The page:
• $\begingroup$ I think this is a new, distinct question, but nevertheless people might want to refer to math.stackexchange.com/questions/3071656/… to avoid repeating things already said there. $\endgroup$ – David K Jan 16 at 1:44
  • $\begingroup$ That link is another question I asked here before the one I just asked. It’s sort of relating to what I have now, but because I didn’t want to extend the discussion due to the rules of of this site, I asked a new question. Yes, people might want to refer to that link for further clarification, but this question I asked above is solely based on the conclusions I can draw from the percentiles. $\endgroup$ – Yashvi Shah Jan 16 at 1:47
  • $\begingroup$ Absolutely, it's a different question, linked only for reference. $\endgroup$ – David K Jan 16 at 1:53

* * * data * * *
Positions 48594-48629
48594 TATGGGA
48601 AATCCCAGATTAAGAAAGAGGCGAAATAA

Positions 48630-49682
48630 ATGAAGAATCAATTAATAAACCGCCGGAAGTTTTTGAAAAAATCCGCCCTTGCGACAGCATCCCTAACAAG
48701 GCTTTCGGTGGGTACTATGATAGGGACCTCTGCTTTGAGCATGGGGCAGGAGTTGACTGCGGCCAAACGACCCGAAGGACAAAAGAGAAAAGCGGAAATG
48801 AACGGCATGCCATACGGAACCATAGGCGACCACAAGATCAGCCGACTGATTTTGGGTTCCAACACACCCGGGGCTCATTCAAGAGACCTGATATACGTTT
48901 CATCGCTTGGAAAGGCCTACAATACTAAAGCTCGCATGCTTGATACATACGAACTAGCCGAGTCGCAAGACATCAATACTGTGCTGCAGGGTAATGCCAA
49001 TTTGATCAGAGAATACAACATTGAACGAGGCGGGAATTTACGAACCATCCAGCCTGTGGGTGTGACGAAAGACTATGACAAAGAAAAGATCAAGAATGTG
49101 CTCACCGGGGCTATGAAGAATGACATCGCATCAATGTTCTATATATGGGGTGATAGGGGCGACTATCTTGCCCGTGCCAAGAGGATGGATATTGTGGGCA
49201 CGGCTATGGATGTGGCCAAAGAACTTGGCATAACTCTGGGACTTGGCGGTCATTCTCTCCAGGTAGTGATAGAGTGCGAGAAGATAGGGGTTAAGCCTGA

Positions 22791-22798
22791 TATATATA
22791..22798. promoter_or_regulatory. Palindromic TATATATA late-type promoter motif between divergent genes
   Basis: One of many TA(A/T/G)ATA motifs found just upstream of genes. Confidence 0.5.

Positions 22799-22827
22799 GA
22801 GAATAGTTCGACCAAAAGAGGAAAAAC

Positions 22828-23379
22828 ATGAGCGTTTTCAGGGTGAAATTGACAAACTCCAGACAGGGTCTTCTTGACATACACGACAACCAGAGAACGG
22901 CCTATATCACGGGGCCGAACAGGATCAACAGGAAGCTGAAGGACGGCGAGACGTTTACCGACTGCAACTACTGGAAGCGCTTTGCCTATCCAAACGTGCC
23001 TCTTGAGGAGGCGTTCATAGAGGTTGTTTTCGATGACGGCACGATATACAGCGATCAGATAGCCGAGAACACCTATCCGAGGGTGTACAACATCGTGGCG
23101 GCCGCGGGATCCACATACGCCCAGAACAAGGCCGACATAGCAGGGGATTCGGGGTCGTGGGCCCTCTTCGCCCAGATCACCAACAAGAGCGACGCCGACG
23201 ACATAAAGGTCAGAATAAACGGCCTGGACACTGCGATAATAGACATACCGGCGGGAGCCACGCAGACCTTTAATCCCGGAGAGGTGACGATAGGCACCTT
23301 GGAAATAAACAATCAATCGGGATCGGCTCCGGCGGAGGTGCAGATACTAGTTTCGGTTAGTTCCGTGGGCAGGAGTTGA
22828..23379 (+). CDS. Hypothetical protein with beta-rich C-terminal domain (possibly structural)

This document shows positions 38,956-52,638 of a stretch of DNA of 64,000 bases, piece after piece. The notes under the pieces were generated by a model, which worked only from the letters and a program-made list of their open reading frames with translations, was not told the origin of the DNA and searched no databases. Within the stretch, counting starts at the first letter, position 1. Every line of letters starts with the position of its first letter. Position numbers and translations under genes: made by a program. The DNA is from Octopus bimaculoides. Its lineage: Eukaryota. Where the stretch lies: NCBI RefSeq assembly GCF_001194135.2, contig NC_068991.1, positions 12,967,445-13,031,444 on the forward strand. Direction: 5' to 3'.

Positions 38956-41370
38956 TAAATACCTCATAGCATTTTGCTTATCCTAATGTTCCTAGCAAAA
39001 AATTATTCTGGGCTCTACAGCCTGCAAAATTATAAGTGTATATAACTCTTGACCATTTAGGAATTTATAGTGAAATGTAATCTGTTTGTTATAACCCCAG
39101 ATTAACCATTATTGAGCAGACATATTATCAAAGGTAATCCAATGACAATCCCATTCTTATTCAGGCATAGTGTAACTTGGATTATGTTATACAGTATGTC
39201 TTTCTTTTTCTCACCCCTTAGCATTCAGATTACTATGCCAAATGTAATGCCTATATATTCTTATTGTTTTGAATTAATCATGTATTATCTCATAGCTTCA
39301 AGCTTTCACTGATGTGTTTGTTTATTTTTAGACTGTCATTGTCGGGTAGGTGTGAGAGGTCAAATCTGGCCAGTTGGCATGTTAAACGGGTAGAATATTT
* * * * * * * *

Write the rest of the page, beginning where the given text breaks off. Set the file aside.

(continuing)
• $\begingroup$ Do you think you can help me with my question? Give me feedback or advice me or anything? $\endgroup$ – Yashvi Shah Jan 16 at 2:00

Let's add one more column to your table. This is the cumulative frequency, but expressed as a percentage of the total number of responses rather than as a raw number.

\begin{array}{c|c|c|c} \text{time}&\text{responses}&\mbox{cumulative frequency}&\text{cumulative percentage}\\ \hline 0-5 & 10& 10& 27.0\%\\ 6-10& 10& 20& 54.1\%\\ 11-15& 7& 27& 73.0\%\\ 16-20& 6& 33& 89.2\%\\ 21-25& 1& 34& 91.9\%\\ 26-30& 2& 36& 97.3\%\\ 31-60& 1& 37& 100\%\\ \hline \text{Total}&37 \end{array}

This tells you that $54.1\%$ of the students spend $10$ minutes or less. A student who spends $11$ minutes is therefore in the $54$th percentile, or the $54$th percentile is $11$ minutes. (At least, that's the usual convention for percentiles. It's actually a bit contrary to the way other statistics such as quartiles or quintiles are named, where the lowest-valued one is always first; instead, a student who spent $0$ minutes would be in the $0$th percentile.)

In the same way, since $73\%$ spend $15$ minutes or less, the $73$rd percentile is $16.$ The $89$th percentile is $21.$ The student who spent more than $30$ minutes is in the $97$th percentile.

Of course, if $73\%$ take less than $16$ minutes, then $27\%$ take $16$ minutes or longer.